Confidence, it seems, can be contagious. For Aracely, an Unbound scholarship student and sponsored youth, it has also been liberating.
Small acts of kindness, from holding a door open to paying for another person’s cup of coffee, can create a bright spot in someone else’s day. Studies have even shown performing acts of kindness can positively impact a person’s health. But mostly, performing these acts can bring a community together.
The old adage, “One man’s trash is another man’s treasure,” rings true for Maria’s family.
She and the other six members of her family work hard reclaiming items from the streets of their Mexican neighborhood.
“First, I am a mother. This is my first and most important job,” Maria said. “I enjoy doing overtime mother’s work, even if I don’t get paid for it,” she laughed.
But in order to pay the bills, Maria has a very different job — she is a pepenadora or one who searches through trash for a living.
Maria is a sponsored elder who lives in Mexico with her oldest son and his family. Maria’s husband passed away, and she now sells clothes at a local market to earn a small income. She is outgoing and enjoys staying active. Learn Maria’s secret to a long life and other wisdom she shares with us.
Seven-year-old Hanna lives in Mexico with her mom, dad, big brother and little sister. Hanna loves to play with her friends and be active, despite having asthma and allergies. Her favorite part about school is doing art projects.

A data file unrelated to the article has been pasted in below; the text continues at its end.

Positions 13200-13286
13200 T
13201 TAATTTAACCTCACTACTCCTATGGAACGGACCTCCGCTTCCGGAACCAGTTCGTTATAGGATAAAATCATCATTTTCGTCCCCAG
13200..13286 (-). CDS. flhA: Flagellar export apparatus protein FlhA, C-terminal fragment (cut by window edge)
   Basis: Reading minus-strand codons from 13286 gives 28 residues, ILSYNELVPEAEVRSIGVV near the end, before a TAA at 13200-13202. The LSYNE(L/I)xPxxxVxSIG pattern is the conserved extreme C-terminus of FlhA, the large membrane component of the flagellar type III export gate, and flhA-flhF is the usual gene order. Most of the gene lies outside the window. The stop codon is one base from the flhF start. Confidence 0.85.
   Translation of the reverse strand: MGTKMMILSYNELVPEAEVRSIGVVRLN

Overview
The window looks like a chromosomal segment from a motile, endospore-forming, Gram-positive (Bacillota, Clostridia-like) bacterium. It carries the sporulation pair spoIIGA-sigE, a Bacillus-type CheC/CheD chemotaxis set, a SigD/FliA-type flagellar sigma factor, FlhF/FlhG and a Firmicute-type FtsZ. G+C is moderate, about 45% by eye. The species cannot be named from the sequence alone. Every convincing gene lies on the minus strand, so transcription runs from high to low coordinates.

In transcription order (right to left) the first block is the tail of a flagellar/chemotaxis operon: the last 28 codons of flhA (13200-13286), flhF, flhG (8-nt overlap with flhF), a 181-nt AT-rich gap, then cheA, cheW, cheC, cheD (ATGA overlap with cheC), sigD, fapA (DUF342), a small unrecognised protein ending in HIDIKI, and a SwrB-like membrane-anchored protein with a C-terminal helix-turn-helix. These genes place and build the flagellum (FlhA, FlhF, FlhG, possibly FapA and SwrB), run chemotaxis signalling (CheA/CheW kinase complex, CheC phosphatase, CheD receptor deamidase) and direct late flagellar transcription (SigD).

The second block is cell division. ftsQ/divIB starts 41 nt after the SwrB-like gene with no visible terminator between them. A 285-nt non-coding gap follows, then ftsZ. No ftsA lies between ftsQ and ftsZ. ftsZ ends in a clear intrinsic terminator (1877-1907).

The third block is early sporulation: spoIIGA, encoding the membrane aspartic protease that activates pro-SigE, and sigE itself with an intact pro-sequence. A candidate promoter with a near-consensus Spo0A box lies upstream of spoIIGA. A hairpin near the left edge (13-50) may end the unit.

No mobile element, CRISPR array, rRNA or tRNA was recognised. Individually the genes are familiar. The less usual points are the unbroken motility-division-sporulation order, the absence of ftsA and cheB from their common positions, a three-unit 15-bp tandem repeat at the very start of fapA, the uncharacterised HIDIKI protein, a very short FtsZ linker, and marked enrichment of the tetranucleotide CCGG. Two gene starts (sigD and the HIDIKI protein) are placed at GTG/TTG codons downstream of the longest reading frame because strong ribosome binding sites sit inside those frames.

Her dad is a seasonal day laborer, and on average the family income is only $160 a month when her dad can find work. With her mom in need of medical treatment, meeting the costs of sending all three children to school is becoming increasingly difficult for the family.
For Hanna, getting a sponsor would mean she can stay in school. She would also have access to regular health check-ups, better nutrition and special events with other sponsored kids, among other benefits. But the best benefit she would receive would be knowing that someone in another part of the world believes in her and wants to help her and her family have a better future.
Editor’s note: Since this was posted, Hanna has found a sponsor. Click here to view other kids waiting for a sponsor.
Thinking of her childhood home, one thing stands out for Jéssica.
“We could see the stars at night,” she said.
That was only because the roof on her home was so bad she could see the sky through the holes.
Jéssica, now 24, lives with her parents and four siblings in Mexico. And she remembers finances were tight at home.
“I could not have things that I wanted and needed,” she explained. “I recycled notebooks, school supplies, school bags and anything I could for the following year.”
While her friends were out having fun, Jéssica could be found packing groceries at the local supermarket, earning $6 USD on a good day, to help her parents make ends meet. She was just 13.
But something changed six years ago.
David became her sponsor.
Life has not been easy for Alicia. Her father passed away when she was 7 years old, leaving her mother to raise four children. Within a year of her father’s death, Alicia and her 10-year-old brother entered the workforce to help support their two younger siblings.
“Life was hard for me,” Alicia shared. “I did not have time to be a child.”
Alicia grew up cleaning homes instead of attending school, and started her adult life with a very limited set of skills. Her husband, Julio, had a similar upbringing, and though he worked hard, found it difficult to provide for his family as a seasonal worker.
“Life was difficult because we did not have jobs, we didn’t even have the knowledge or skill to start a business,” Alicia said of herself and her husband.